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Pizza festival features Pittsburgh’s top artisanal pizzaiolos

Pizza festival

A new gen­er­a­tion of pizzaiolos is ris­ing in Pitts­burgh.

They are young, pas­sion­ate per­fec­tion­ists and stick to an ar­ti­sanal script. For them, the ul­ti­mate pizza is about the dough and not so much about the top­ping.

Neil Blazin (Drift­wood Oven), David Anoia (Piz­ze­ria Da­vide), Kevin Konn (Romu­lus-al Ta­glio), Sara Boyer (Iron Born Pizza), Chris Bartko (Gaba­gool Piz­ze­ria), Mi­chael Mer­cu­rio (Mer­cu­rio’s) and An­thony Am­beli­o­tis (Medi­terra Bake­house) will stretch and bake their ​sig­na­ture pies and serve them oven-hot on June 23 at the Piz­zaFest — A Slice of Del­ish.

The 21-plus event, which is from 6 to 9 p.m. at The Penn­syl­va­nia Mar­ket in the Strip Dis­trict, will fea­ture de­mos on how to stretch dough and make moz­za­rella. Ole Smoky Whis­key Dis­till­ery and Arse­nal Cider House will will pour whiskeys and hard ciders, and discuss how best to pair them with pizzas..

Tickets are $25 online or $35 at the door.

“We are al­ways look­ing for some­thing new and peo­ple here love their pizza,” says Dee Wein­berg of Good Taste Pitts­burgh, who is host­ing the event. “So we wanted to show the high-end of piz­zas.”

Kevin Konn, 38, Romulus Pizza al Taglio

The Mt. Lebanon native attended the now-closed Le Cordon Bleu but settled on making pizzas after going to Seattle. After learning to make Roman pizzas, known for their hydrated dough and slow fermentation, from Massimiliano Saieva at the Roman Pizza Academy in Miami, he opened shop at The Pennsylvania Market in the Strip District last November. He now holds classes on making Roman-style pizzas and helped in picking the participants for the festival.

Rolling Dough with Pizza OS

Pizza for the fest.

“Justin Balla, my partner in crime, and I will have two kinds of Roman pizzas. One is a classic Margherita pizza topped with San Marzano tomatoes, housemade mozzarella and basil. The other is a deconstructed pierogi pizza with Yukon potato puree, cheddar cheese, caramelized onions and kielbasa.”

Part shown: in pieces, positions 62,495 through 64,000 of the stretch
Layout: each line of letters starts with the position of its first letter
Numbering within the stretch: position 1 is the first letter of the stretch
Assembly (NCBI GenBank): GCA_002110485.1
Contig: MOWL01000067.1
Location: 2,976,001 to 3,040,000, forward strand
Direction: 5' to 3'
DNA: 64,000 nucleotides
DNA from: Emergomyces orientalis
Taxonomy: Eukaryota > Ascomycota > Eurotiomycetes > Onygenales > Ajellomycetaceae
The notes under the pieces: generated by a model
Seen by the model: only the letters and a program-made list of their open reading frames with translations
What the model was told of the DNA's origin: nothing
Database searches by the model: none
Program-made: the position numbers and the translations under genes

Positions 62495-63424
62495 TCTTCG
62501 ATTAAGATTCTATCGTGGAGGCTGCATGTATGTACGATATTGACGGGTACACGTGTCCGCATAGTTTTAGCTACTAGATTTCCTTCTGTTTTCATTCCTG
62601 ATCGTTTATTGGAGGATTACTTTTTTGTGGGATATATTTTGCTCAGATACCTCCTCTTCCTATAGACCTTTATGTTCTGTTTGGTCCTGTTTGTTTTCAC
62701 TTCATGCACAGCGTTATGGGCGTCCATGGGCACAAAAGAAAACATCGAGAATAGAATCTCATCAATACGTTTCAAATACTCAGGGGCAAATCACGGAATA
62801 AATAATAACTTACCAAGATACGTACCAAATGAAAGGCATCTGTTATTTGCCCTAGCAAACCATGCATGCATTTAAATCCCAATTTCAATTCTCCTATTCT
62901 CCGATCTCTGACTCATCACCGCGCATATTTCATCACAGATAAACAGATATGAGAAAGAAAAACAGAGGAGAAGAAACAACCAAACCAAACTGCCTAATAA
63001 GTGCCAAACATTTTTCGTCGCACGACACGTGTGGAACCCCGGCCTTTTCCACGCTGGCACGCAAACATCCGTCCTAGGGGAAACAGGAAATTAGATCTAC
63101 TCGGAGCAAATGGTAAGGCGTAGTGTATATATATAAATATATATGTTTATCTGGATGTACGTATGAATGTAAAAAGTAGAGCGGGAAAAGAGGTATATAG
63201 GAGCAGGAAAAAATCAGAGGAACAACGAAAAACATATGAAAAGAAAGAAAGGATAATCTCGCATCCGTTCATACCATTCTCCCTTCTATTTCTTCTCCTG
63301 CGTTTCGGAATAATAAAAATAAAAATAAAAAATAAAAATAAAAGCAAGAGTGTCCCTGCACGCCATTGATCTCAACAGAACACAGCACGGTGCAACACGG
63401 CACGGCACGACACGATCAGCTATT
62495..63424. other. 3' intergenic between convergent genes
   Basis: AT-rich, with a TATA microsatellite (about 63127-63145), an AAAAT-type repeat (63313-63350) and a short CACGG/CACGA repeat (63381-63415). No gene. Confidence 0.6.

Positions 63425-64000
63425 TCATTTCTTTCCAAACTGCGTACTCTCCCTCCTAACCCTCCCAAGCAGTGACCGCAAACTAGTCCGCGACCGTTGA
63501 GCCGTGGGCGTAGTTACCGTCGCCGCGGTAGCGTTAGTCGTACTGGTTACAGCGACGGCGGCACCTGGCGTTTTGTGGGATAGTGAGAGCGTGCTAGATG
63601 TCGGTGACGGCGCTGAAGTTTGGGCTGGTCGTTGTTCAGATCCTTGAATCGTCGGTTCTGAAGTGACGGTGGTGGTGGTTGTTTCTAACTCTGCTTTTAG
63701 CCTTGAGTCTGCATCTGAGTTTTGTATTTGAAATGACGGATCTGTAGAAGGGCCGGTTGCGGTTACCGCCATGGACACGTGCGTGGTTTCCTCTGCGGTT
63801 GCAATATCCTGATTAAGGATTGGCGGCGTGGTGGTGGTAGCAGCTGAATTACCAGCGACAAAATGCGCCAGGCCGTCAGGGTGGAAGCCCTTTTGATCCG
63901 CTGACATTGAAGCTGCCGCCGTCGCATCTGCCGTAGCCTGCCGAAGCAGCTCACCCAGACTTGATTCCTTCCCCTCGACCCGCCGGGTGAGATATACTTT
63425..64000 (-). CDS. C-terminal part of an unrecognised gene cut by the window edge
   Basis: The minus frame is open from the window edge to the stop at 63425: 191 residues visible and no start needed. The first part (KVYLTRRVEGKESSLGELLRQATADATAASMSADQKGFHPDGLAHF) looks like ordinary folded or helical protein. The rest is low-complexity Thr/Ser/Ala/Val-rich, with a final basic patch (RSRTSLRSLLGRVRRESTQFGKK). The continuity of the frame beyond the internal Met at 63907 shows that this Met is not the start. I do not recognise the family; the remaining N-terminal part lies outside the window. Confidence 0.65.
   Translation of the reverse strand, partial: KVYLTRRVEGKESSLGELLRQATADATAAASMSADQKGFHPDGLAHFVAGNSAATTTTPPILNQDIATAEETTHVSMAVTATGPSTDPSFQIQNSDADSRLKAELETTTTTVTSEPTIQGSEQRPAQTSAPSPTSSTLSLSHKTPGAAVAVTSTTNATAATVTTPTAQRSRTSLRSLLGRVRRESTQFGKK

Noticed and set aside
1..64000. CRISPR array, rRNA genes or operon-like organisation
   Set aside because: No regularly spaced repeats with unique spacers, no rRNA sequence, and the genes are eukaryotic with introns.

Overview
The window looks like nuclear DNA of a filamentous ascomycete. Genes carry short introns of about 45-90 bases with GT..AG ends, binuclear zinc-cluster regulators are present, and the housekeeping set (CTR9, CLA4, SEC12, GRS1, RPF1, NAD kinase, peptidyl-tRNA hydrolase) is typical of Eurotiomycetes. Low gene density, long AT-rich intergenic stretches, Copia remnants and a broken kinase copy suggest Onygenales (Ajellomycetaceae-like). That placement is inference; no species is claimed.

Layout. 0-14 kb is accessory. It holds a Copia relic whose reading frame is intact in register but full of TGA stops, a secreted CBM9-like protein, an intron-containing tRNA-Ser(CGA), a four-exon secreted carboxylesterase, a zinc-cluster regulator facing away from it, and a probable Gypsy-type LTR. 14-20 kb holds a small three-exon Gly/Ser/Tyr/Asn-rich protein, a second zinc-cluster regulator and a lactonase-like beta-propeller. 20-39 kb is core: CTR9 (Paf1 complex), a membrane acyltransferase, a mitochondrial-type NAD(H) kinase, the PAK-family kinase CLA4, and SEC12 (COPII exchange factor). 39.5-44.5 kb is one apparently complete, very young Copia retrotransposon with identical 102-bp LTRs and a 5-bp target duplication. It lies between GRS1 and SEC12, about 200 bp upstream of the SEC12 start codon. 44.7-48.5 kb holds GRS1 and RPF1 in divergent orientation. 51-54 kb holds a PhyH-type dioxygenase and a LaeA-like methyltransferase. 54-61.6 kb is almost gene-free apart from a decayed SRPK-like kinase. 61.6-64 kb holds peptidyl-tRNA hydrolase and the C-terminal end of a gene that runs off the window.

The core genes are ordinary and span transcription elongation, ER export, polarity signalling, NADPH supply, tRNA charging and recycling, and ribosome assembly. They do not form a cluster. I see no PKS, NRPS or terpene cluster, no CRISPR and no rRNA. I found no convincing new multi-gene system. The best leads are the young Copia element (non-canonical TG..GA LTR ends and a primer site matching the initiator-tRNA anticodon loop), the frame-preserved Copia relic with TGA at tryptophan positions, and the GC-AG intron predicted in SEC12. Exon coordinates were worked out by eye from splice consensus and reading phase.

What sets apart a Roman pizza?

“It is rectangular but is not a Sicilian pizza, which is more dense. The very hydrated dough and fermentation process distinguishes a Roman pizza. The dough has less flour and more water — almost 90% water. I cold proof the dough for four days, then ball the dough and let it sit for eight days at room temp before stretching it out.”

And the crust?

“It looks like it is heavy but it is not because of the air pockets. It is light and crispy and won’t make you want to run a marathon. But it’s more than a snack. I don’t like to use treated flours.”

Are you about the dough or topping?

“I’m always about the dough, which is a great vessel to hold everything. You have to taste the extra-virgin olive oil and the flour. I was taught to make it by the best of the best — Massimiliano Saieva. Science and math are involved in making it.”

What is your beverage of choice with pizza?

“Coke. I will drink the beer afterwards.”

Your go-to pizza?

“It is a marinara pizza with San Marzano tomatoes, cherry tomatoes, fresh garlic, oregano and no cheese. It should not be overwhelmed with toppings.”

What’s your fave shop in town?

It’s Don Campiti’s Pizzeria in Dormont. The pizza is thin and crispy and I grew up on it. It tastes of memories and brings me home.”

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